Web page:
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Journey Toward Excellence
A Systemic Change Effort in the Metropolitan School District of Decatur Township
Indianapolis, Indiana
Facilitated by Indiana University


The MSD Decatur's "Journey toward Excellence" entails all stakeholders in the community:

  • exploring the need for change,
  • reaching consensus on a framework for change (including the values that will underlie their schools and an "ideal" vision based on those values),
  • designing "ideal" new schools that fit within the framework, and
  • figuring out how to evolve their current schools as close as possible to their ideal designs.

See an overview of the GSTE process through a PowerPoint slide show. Dr. Charles Reigeluth delivered this address to the AERA Annual Meeting of 2004 in San Diego, CA, on Friday, May 16.
(Note: You must click the mouse to progress from slide to slide using this PPS show)

The journey includes:

  • Getting as many stakeholders as possible involved.
  • Giving stakeholders ownership over both the change process and the changes that are decided upon.
  • Focusing on student learning and development; all changes should be designed with that in mind.
  • Helping the entire community evolve and deepen their thinking about education.
  • Encouraging all participants to think in the ideal, then develop a strategic plan for evolving as close as possible to that ideal.

The logic of the change process, which has evolved through several change efforts, centers around the creation of a vision of Decatur's future educational system. If that vision is developed by, and owned by, a large number of stakeholders, the change process will be successful. The challenge is how to develop a shared vision.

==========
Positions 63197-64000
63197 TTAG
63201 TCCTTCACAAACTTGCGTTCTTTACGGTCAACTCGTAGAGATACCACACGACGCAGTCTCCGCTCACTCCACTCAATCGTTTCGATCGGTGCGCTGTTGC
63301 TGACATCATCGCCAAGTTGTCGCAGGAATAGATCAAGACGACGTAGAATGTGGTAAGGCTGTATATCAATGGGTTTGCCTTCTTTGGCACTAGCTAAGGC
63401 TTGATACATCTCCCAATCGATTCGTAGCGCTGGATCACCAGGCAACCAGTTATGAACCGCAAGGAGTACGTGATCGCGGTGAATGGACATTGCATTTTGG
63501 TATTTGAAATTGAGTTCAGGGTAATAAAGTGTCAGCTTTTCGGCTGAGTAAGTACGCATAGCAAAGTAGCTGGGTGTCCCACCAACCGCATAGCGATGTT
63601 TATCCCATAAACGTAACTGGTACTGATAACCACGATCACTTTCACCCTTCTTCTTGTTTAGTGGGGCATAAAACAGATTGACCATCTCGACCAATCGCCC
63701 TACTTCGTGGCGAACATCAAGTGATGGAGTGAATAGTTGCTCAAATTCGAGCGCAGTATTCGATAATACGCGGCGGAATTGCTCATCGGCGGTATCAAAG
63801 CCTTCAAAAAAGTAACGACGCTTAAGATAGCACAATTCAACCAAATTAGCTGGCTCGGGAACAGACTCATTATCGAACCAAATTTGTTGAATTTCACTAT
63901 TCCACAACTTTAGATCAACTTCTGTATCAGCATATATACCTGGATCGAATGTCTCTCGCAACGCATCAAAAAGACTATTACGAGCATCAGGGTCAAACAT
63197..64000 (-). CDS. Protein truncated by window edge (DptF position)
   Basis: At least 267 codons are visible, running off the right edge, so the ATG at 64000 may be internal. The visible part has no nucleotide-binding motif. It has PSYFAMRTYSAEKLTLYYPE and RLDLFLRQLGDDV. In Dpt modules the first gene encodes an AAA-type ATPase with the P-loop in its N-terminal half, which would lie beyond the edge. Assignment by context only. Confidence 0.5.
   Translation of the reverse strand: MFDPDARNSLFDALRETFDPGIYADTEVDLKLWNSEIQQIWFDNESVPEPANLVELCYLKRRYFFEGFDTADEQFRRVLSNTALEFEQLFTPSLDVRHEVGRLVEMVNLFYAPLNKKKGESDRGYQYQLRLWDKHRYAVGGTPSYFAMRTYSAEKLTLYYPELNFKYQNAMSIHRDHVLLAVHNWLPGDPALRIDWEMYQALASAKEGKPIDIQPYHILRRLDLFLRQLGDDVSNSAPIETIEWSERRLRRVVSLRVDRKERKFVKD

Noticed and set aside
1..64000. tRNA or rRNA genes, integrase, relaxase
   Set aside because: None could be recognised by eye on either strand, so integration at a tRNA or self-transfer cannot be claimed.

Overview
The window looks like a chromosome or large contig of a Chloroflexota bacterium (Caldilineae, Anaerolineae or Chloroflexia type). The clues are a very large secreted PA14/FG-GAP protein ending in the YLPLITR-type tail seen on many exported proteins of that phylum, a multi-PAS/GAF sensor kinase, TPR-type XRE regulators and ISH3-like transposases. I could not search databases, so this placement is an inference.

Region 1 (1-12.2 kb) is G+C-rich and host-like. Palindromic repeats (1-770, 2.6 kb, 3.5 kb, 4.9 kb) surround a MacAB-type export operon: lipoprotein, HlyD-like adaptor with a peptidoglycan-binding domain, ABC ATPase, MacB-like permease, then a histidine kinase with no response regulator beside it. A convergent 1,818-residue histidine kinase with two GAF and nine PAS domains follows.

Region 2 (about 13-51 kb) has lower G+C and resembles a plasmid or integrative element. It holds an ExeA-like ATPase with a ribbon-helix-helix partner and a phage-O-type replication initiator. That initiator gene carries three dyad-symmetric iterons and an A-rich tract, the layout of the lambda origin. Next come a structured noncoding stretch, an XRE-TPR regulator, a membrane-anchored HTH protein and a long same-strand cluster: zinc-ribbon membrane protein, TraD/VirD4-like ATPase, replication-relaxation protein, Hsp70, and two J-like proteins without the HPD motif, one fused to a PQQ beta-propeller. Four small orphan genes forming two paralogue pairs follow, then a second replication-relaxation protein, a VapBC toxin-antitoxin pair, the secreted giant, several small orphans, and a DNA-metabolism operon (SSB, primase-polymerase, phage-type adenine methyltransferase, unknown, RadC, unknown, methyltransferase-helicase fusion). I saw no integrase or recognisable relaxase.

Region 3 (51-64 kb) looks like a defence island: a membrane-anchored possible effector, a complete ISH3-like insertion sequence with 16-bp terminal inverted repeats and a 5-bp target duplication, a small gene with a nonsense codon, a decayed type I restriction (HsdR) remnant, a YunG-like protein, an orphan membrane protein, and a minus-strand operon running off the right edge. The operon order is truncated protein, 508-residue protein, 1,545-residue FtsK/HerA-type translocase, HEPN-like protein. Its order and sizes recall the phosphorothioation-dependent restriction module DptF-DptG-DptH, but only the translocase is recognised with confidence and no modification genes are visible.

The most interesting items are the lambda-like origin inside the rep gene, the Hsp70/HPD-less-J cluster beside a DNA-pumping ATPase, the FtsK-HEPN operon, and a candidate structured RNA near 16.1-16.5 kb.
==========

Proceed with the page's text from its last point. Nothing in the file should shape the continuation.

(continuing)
People's visions about education are based on their beliefs (or values, or philosophies, or ideals) about education. Thus, to arrive at a shared vision, they must first arrive at a set of common beliefs about education. As Senge and Fullan have indicated, mental models and culture are the foundation for any fundamental changes in education. Hence, much of the change process is concerned with engaging stakeholders in dialogue with each other to understand why others believe what they do, and through that understanding to evolve their own beliefs, mental models, and school culture.

© 2007 by Charles Reigeluth
Last updated: May 22, 2007
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